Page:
A House subcommittee yesterday voted 9 to 8 to cite Health, Education and Welfare Secretary Joseph A. Califano Jr. for contempt after he refused to turn over to the subcommittee subpoenaed material about drug manufacturers processing methods.
Califano cited a Justice Department opinion that he would be breaking the law if he turned over the material. The law, a section of the Food and Drug Act, forbids disclosure, except to a court of trade secrets on drug manufacturing methods and processes.
But Rep. John E. Moss (D-Calif.), chairman of a Commerce investigative subcommittee, said Califano was not legally bound by the attorney general's opinion and the law was not intended to prevent revealing manufacturing processes to Congress. The subcommittee is looking into charges that drug companies simply put trade names on drugs manufactured by generic drug firms, then sell them at higher prices.
The panel was closely divided on the issue of citing Califano for contempt. The contempt citation resolution passed by a single vote because Rep. Thomas A. Luken (D-Ohio), who appeared to want to vote against contempt, left an invalid proxy and could not be found in time to cast his vote.
The issue now goes to the full Commerce Committee, which is not expected to take it up until after the Labor Day recess ending Sept. 6. If the full committee votes contempt, the issue must then go to the House floor. If the House approves, the Justice Department would then prosecute the case, or, Moss said, under an old provision the House could prosecute it itself.
Moss said he felt "deeply" that "Congress must assert its right when challenged," otherwise congressional right would be so eroded by the executive "we would have no rights at all. We can't permit the executive department to determine what we investigate."
No Cabinet secretary has been held in contempt of Congress in recent times. The last such executive branch-legislative branch confrontation involved Moss' subcommitte in 1975 when it sought material relating to the Arab boycott of Israel from then secretary of commerce Rogers C. B. Morton. Morton was cited for contempt by the subcommittee then produced the material in question the day the full committee was to vote.
Several members of the subcommittee, particularly the Republicans, sought a way around the confrontation. Rep. Norman F. Lent (R-N.Y.) said there were other alternatives, such as Congress changing the law, or the subcommittee subpoenaing the drug companies for the material or Congress waiving its right to immunity from lawsuits to allow HEW to sue it and a court to decide the issue.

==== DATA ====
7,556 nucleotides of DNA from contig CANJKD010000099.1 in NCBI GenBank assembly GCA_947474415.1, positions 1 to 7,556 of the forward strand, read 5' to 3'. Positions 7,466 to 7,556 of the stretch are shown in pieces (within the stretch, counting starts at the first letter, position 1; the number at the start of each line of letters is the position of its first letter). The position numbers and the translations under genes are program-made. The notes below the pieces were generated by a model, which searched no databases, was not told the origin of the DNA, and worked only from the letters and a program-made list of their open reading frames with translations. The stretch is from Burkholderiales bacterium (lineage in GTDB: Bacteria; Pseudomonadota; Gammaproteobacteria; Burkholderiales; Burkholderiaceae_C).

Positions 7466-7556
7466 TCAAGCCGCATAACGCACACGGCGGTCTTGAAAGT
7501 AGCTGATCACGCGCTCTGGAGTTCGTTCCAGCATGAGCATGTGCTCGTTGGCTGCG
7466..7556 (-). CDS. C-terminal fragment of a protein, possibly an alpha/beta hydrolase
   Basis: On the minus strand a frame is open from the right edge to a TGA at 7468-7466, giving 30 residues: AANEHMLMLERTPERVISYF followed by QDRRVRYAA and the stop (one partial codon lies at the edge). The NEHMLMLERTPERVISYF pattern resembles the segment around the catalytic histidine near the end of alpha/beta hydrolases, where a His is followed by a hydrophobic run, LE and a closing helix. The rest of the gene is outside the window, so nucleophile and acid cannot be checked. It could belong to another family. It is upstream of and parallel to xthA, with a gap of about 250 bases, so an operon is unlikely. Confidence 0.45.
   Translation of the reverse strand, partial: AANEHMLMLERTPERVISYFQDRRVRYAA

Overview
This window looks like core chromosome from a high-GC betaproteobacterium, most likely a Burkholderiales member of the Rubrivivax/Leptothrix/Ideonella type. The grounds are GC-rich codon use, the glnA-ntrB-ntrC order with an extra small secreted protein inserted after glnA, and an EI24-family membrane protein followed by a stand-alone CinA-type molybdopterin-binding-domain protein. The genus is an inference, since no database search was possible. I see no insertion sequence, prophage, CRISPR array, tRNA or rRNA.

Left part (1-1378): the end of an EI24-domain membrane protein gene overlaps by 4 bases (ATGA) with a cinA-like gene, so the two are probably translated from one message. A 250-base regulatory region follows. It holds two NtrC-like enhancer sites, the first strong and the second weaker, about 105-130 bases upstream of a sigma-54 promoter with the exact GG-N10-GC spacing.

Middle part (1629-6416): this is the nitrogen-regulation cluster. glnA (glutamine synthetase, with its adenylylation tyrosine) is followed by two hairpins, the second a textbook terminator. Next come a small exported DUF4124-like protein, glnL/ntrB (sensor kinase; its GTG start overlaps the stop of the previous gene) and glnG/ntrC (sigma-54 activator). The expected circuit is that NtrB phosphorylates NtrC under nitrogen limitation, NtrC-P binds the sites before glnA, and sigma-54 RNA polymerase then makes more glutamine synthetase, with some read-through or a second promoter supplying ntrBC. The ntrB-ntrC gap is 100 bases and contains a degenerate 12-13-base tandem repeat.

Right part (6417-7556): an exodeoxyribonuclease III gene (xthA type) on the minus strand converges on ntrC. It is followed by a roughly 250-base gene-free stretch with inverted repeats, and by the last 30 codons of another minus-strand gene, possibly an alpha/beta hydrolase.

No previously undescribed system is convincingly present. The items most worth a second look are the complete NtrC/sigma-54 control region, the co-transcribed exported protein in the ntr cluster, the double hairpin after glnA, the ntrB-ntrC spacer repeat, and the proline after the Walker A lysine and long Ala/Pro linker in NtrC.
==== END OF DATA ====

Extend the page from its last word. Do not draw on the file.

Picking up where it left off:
Rep. Doug Walgren (D-Pa.) said he was "very reluctant to rush to a congressional confrontation. The contempt power should be approached solely as a last resort. We should not shy away from suing the companies because of time."
Moss, who is leaving Congress at the end of this session, had said the other alternatives would take too much time if the investigation was to be completed by the end of this Congress.
Califano had turned over to Moss a list of "associated manufacturers," generic firms that manufacture drugs for brand name firms.
But Moss said the list was "precisely useless, a most gracious act without the slightest bit of substance." Moss said it was necessary to look at the formulation," Moss said see if there was any change made by the brand-name firms in the drugs they received from generic firm plants. "What's more relevant than to look at the formulation," Moss said during a committee break.
Brand-name firms put a "man in the plant" of generic firms, claiming that man oversees specializing of the process. "We are told by large pharmaceutical companies that justifies charging higher prices because there is a change in the material," Rep. Albert Gore Jr. (D-Tenn.) said, "we believe that is a ruse."
Ironically, in 1976, while Califano was in private law practice, he represented the subcommittee in a suit called Ashland Oil vs. the Federal Trade Commission, a suit which involved the right of the subcommittee to trade secret data gathered by the FTC. Califano won the case and the subcommittee got the information.